The tank must be kept humid. This is not optional, unless your goal is to kill your hermit crabs. This is accomplished by dampening the substrate, placement of water pools or moss. But you must have hygrometer to measure the relative humidity. 70-80% humidity is standard but many species enjoy higher humidity too. It’s important that you remember its RELATIVE and not actual humidity. A gauge style hygrometer can and should be calibrated before placing it in the tank, midway down the side of your tank.

So we have the house built so to speak. Let’s furnish it.


When shopping for fun and interesting items for your crabitat there are some things to bear in mind. Hermit crabs like to climb, a lot. Hermit crabs like to dig and they like to have hidey spots during the day. Purchase items that meet these needs. Avoid anything metal, painted or chemically treated. Bear in mind that the warm, humid climate will be prime for mold and mildew. Non organic items will be resistant to mold and mildew and require less cleaning. Do not go outside and pick up random sticks and things and toss them in your tank. Not all woods are hermit crab safe and you may unwittingly introduce pests to the tank. Trees, plants, flowers are often treated with pesticides, which are lethal to hermit crabs. Fertilizers and other chemicals are not safe. If it’s not organic it shouldn’t be in the tank. Choya/Cholla is safe. Many items sold for reptiles are safe. Creative crabbers convert many household items for their crabitat, don’t be afraid to repurpose items.

The curtains are hung, the furniture is in, let’s eat!

Food and Water

Commonly, hermit crabs have been fed commercial produced food in pellet form. As interest has grown, our knowledge of the dietary needs of hermit crabs has grown tremendously. Rare is the long term crabber who feeds a straight diet of commercial food. The variety of foods that your little scavengers can consume is vast. The rules to remember are: it should be organic and free of table salt. In 2005, the myth that dairy products are deadly to hermit crabs was debunked. Prior to that, the myth that citrus fruits are deadly to hermit crabs was similarly debunked. Do not feed your hermit crabs anything with human table salt added. Not all plants are safe either. There are links at the end of this article and you can find all you ever wanted to know about hermit crab foods on these quality sites. Always feed some form of calcium. This is more important if you don’t have a UVB light.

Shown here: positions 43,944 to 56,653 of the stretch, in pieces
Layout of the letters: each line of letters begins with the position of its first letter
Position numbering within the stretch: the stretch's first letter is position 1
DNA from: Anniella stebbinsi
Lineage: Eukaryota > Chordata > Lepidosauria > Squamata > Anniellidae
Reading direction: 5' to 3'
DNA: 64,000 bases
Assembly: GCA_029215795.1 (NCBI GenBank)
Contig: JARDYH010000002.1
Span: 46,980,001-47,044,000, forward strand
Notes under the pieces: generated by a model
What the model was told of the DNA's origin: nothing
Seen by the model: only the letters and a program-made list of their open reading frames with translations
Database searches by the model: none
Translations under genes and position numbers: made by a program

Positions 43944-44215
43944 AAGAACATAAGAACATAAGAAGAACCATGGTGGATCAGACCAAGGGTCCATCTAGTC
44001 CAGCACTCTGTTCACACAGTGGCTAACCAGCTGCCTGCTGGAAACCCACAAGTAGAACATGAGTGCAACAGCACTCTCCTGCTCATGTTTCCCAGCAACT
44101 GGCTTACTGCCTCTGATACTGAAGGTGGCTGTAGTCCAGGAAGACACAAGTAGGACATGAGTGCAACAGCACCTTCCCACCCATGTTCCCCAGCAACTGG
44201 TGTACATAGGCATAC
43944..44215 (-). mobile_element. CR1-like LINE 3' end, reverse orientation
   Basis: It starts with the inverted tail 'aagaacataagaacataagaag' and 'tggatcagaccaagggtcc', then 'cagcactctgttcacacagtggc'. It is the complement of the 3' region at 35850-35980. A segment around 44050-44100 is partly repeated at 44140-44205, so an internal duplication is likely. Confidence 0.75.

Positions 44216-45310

All species of hermit crabs require constant access to fresh water AND ocean water. The dishes of water should be deep enough and large enough that your biggest hermit crab can wade into the dish and soak themselves and clean their shell. This should be considered in selecting the size of your tank, and the size of the crabs you intend to purchase. Water dishes take up space but they are non negotiable items in your crabitat. Tap water is not safe for your hermit crabs straight from the tap. This does not mean you need to buy expensive bottled water. You need a small bottle of dechlorinator drops. There are water treatment products that remove everything harmful from tap water, one drop per gallon of water. You can find these drops in the fish section of your pet store. You will need to purchase ocean salt to mix ocean water. Typically this is mixed ½ cup per gallon. I am giving you this information so you can determine how large of a package you need. I mix my water in milk jugs. 2018: Change in how to use Prime


Your hermit crabs will molt. They may even molt right after you bring them home (if you use the PPS Minimize the Risk method they will already be in isolation). Hermit crabs dig down in the substrate to molt. You should allow them to do so. Isolation is not required for molting. There are circumstances where you may be forced to place a molter in isolation: another crab is trying to dig up the molter OR you have a surface molter.

So instead of discovering you have a surface molter and running frantically to the store to get the needed items for a isolation tank, let’s just go ahead and get prepared for that now.

An isolation unit should be a miniature version of your crabitat, minus the decorations.
You need substrate but not deep substrate. A surface molter should be left on the surface. You should not attempt to bury the crab yourself. Same for a molter that is being harassed. So shallow substrate is fine. You need a heat source but not a light. For small crabs I like to use the small plastic kritter keepers. I place the molter into the kritter keeper, secure the lid and place the entire box right in the main tank. You will need to cover it to create a dark environment that feels safe to the hermit crab. If you choose this method, no heat source is required.  Buy gauges for your isolation unit if it is to be a stand alone unit. Small kritter keepers placed in the main tank do not require gauges. Smaller food and water dishes are also needed.


Last, but not least, shells. Prepare to become an amateur shell collector. Each crab needs several empty shells to choose from. Do not buy painted shells. They are a waste of money and harmful to the crabs. Buying your shells at the pet store will be more expensive and you will not have a much of a selection. You should do some research online for the types of shells that are popular so you don’t waste your money.

And what will all of this cost me??

Let’s assume you are purchasing everything new, including a 20 gallon tank. Cost will go up with tank size of course.


  • 20 Gallon Aquarium         $ 25.00
  • 2 bags of play sand   $7.00
  • 2 med reptile water dishes    $15.00
  • 1 med reptile food dish    $ 8.00
  • 1 pkg of 2 forest moss bricks    $10.00
  • 1 Glass aquarium lid    $20.00
  • 16 Watt UTH    $40.00